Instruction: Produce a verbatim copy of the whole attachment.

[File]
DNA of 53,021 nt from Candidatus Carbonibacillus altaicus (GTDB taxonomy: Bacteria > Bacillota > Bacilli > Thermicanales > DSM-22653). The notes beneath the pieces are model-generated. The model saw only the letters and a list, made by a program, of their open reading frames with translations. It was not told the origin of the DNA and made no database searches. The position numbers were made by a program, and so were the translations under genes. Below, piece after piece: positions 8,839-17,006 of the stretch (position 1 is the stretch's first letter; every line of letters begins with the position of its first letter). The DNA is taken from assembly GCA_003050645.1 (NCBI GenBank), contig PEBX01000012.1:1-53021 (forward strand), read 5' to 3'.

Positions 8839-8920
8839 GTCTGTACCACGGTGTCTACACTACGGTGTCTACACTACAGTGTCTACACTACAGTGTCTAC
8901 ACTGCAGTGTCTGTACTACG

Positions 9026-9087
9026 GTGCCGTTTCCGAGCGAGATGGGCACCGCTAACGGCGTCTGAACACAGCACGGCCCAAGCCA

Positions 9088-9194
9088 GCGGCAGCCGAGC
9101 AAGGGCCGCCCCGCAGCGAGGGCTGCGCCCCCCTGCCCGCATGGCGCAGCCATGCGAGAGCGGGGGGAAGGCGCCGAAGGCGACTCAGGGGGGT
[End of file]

DNA of 53,021 nt from Candidatus Carbonibacillus altaicus (GTDB taxonomy: Bacteria > Bacillota > Bacilli > Thermicanales > DSM-22653). The notes beneath the pieces are model-generated. The model saw only the letters and a list, made by a program, of their open reading frames with translations. It was not told the origin of the DNA and made no database searches. The position numbers were made by a program, and so were the translations under genes. Below, piece after piece: positions 8,839-17,006 of the stretch (position 1 is the stretch's first letter; every line of letters begins with the position of its first letter). The DNA is taken from assembly GCA_003050645.1 (NCBI GenBank), contig PEBX01000012.1:1-53021 (forward strand), read 5' to 3'.

Positions 8839-8920
8839 GTCTGTACCACGGTGTCTACACTACGGTGTCTACACTACAGTGTCTACACTACAGTGTCTAC
8901 ACTGCAGTGTCTGTACTACG

Positions 9026-9087
9026 GTGCCGTTTCCGAGCGAGATGGGCACCGCTAACGGCGTCTGAACACAGCACGGCCCAAGCCA

Positions 9088-9194
9088 GCGGCAGCCGAGC
9101 AAGGGCCGCCCCGCAGCGAGGGCTGCGCCCCCCTGCCCGCATGGCGCAGCCATGCGAGAGCGGGGGGAAGGCGCCGAAGGCGACTCAGGGGGGT